Twitter an awesome service that can be used for many purposes, from telling the world what’s happening in your life to following the latest Microsoft news. So, with over 320 million active users, the social media company needs to invest into an app that could run across various platforms. Sadly, though, the official Twitter app for Windows phones lacks in many areas when compared to it’s Android counterpart.
The first such area is performance. Using the unscientific testing method of simply tapping to open the app, it seems to me that the Twitter app on a Lumia 640 takes several seconds longer to load than it does on a Galaxy S5. The search performance is also slower on the official Windows phone Twitter app. And unlike on Android, search suggestions are not automatically provided.
Granted, the Galaxy S5 is a high-end Android device while the Lumia 640 is a relatively low-end Windows 10 Mobile device, and the latter is still in a preview state. Even so, the official Twitter app seems slower on Windows 10 Mobile than it should be.
When it comes down to the interface, the official Twitter app on Windows phones is also lacking in some ways, and this has nothing to do with RAM or CPU performance. On a 5.0-inch screen device such as a Lumia 640, the icons for Twitter’s official Windows phone app interface are all too large and clunky. For example, the location for the interface along the top ultimately takes away space from actual content on the screen, and with this comes a lot of wasted space along the top edges of the app.
On the Galaxy S5’s similar 5.1-inch screen, however, the interface runs across the top in similar fashion but with smaller icons which run closer to the top and take up less space. This leaves for more room to view tweets.
A similar problem with the user experience occurs also when scrolling through an active timeline. Unlike on Android, the compose and search buttons on Windows phones do not fade away when the user is scrolling through the app. The buttons simply stay put and can easily be pressed by accident.
The same can be said for the areas to compose tweets. On the official Windows Phone Twitter app, a small clunky box is provided when you want to craft a tweet, and the box then grows as the tweet gets longer. As seen below, despite the growing box, there is still an overall waste of space around the box . To add to this pain, the icons to add location and photos are all too small when compared to Android below.
3) Lack of new Twitter features
Although the interface and performance are inferior, the lack of new features on the official Twitter app on Windows phones is even worse. Simply put, the Windows phone version of Twitter seems stuck in the past. As seen above with both the Android app and the official Windows phone Twitter app, Windows phones have not yet been updated to reflect Twitter’s new “heart” feature.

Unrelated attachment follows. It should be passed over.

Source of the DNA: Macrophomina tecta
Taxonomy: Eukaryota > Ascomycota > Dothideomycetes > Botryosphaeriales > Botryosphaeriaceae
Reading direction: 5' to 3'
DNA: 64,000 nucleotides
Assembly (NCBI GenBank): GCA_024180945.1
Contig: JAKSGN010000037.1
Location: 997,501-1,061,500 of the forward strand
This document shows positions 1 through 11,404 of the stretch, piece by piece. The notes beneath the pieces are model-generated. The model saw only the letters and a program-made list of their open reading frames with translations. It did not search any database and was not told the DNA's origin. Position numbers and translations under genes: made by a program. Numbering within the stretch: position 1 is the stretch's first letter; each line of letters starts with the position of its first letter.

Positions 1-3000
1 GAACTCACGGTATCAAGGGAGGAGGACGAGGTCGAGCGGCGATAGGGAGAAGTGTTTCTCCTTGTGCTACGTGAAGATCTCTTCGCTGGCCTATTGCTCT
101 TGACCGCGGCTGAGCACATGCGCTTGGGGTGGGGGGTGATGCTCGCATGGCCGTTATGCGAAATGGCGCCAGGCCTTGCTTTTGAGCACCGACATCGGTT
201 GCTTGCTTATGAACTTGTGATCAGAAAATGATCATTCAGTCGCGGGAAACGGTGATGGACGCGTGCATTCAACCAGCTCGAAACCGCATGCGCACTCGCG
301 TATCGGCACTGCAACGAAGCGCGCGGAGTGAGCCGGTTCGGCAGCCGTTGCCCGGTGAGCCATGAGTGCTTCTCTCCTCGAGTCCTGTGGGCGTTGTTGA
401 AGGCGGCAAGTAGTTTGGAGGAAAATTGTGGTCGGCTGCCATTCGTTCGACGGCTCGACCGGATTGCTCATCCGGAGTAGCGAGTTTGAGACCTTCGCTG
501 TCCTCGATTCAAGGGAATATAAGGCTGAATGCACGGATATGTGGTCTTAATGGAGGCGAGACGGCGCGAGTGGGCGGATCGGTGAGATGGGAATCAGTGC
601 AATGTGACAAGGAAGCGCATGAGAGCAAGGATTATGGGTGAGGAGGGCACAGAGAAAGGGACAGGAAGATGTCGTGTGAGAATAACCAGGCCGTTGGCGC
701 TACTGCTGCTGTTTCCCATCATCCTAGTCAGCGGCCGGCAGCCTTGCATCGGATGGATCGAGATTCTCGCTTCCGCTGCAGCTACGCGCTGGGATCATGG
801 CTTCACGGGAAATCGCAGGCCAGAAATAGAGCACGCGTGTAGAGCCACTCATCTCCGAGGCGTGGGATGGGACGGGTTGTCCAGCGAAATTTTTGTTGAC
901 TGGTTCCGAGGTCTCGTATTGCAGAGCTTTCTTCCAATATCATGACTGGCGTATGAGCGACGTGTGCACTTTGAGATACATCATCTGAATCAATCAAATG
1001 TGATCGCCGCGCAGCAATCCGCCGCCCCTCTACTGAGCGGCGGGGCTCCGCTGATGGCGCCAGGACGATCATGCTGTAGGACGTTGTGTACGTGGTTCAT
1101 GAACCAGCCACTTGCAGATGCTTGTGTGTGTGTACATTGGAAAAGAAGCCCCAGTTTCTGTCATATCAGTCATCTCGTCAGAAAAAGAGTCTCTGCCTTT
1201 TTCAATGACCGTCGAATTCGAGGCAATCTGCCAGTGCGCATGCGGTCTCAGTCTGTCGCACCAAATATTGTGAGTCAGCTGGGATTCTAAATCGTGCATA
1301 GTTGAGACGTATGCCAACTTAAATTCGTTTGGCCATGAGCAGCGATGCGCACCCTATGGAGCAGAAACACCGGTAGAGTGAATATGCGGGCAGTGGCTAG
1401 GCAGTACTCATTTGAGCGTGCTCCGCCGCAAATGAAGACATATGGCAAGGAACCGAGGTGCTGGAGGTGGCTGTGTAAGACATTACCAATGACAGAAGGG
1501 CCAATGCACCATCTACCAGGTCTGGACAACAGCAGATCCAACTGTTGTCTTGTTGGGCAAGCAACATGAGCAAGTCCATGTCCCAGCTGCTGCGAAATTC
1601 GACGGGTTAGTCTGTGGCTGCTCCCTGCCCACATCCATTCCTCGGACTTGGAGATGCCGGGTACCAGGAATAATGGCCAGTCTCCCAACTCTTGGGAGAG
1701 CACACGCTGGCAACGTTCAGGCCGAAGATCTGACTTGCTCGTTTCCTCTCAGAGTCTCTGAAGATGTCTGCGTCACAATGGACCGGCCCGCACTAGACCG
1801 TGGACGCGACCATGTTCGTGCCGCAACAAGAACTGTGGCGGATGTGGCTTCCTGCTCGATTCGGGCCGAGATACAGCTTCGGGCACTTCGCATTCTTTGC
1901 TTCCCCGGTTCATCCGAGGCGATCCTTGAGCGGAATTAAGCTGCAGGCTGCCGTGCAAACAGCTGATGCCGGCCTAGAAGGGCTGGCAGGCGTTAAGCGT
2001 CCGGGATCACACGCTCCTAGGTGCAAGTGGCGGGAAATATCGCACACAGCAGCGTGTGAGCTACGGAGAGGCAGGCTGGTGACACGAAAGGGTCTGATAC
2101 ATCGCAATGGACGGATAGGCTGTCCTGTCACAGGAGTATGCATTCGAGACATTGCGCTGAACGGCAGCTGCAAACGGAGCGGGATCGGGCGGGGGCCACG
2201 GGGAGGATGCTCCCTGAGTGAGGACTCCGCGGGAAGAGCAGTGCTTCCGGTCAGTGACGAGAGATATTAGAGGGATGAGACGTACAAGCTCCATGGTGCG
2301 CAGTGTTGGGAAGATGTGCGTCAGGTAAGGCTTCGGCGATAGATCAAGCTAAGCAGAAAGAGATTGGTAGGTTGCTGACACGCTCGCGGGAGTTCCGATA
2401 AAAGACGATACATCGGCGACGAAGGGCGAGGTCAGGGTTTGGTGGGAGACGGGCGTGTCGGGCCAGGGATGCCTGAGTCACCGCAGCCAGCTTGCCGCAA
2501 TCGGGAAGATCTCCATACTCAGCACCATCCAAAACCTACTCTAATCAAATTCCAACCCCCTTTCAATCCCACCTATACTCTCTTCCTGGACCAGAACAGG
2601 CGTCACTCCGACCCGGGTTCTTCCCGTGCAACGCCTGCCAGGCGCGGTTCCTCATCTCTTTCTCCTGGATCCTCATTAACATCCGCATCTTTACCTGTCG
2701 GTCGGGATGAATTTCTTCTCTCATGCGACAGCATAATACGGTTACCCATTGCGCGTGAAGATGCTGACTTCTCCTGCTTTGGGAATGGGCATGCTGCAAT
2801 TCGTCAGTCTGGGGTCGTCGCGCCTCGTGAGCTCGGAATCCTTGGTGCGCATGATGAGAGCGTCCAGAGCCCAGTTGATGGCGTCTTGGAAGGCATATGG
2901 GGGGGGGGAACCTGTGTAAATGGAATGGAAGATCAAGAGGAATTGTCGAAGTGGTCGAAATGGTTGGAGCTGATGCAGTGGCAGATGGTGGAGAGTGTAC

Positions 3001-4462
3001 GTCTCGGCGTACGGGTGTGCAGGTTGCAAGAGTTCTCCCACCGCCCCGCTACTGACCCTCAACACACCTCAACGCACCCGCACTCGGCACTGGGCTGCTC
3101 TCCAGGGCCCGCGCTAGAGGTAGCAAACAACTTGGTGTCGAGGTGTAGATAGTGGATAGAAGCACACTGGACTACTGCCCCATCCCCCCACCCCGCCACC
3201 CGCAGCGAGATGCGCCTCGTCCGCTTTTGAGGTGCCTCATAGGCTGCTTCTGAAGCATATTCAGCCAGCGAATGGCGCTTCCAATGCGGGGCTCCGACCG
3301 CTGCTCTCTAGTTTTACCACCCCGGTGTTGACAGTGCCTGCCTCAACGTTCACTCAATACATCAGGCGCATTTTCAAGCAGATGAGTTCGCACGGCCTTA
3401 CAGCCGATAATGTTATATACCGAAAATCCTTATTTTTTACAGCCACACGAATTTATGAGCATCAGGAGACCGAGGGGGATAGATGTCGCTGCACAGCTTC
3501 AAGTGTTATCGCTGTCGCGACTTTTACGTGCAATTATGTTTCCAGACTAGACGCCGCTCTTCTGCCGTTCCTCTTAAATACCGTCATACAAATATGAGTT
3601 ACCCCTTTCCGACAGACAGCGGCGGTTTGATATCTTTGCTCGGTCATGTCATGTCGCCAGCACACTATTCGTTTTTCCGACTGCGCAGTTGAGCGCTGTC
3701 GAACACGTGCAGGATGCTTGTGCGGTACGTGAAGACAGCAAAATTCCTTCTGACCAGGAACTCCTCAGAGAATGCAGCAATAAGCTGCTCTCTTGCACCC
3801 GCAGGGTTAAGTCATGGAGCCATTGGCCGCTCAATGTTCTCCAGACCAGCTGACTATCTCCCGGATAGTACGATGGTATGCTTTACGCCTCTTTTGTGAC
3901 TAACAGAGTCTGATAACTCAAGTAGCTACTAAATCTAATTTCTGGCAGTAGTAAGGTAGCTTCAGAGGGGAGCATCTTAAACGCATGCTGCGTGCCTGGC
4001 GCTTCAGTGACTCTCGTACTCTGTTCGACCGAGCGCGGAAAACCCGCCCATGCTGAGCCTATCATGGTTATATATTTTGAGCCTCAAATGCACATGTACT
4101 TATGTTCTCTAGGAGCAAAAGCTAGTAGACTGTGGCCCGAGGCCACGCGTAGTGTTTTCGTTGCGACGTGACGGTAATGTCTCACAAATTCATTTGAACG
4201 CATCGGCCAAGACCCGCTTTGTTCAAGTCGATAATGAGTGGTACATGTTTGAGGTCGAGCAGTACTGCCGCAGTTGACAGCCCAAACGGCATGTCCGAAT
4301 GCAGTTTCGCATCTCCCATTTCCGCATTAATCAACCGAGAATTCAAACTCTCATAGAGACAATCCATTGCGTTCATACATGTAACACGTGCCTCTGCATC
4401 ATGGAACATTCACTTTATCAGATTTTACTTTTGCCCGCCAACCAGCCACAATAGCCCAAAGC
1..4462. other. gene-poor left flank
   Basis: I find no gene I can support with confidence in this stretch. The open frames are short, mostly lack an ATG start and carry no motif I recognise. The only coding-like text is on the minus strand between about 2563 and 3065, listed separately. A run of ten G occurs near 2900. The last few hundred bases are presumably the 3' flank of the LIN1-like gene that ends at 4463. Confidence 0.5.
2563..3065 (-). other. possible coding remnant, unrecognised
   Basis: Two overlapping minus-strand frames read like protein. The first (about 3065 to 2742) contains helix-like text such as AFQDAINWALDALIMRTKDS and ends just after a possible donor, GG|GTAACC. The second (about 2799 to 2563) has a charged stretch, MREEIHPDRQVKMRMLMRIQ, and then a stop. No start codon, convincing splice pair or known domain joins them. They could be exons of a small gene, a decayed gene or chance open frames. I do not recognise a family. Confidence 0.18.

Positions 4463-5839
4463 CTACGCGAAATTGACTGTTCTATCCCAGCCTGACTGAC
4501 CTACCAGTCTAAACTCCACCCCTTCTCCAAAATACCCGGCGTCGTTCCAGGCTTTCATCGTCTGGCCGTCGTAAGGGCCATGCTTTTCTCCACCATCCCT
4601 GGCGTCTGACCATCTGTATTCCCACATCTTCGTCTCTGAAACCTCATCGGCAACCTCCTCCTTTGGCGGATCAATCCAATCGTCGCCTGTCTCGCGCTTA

Also unlike on Android, the official Windows phone Twitter app does not reflect other new functionality such as quoting Tweets or pinning tweets to a profile. On the official Twitter for Windows phone app, quoted tweets instead show as a link, and when the user clicks, they are redirected to an internet browser. As seen below, I pinned one of my WinBeta posts to my profile on Twitter, and then quoted a WinBeta Tweet. The pin disappeared altogether in the official Twitter for Windows phone app, and the quote cannot be seen properly.
Lastly, videos, links to Vine, and gifs also do not show up or load in the Windows phone version of the official Twitter app. Unlike on Android where the videos are shown directly in tweets, with Windows phone, the user is rather given a link to view the video instead. But, perhaps the biggest issue of them all, Twitter’s new “moments” and trending pages (as seen on Android) are not featured in the official Twitter app for Windows phone. Rather, the official Windows phone version has an old and outdated search bar that only lists trending topics.
Ultimately, when compared to it’s Android counterpart, the official Twitter app for Windows phones lacks many features and provides sub-par performance. The app is fine to use for basic viewing purposes and in my experience remains the most stable Twitter app on the Windows Store, while providing for the best and most timely notifications. Many other alternatives on the Windows Phone market that fix the issues mentioned here, and you can check some of them out below. Which alternative Twitter app do you prefer on Windows phone?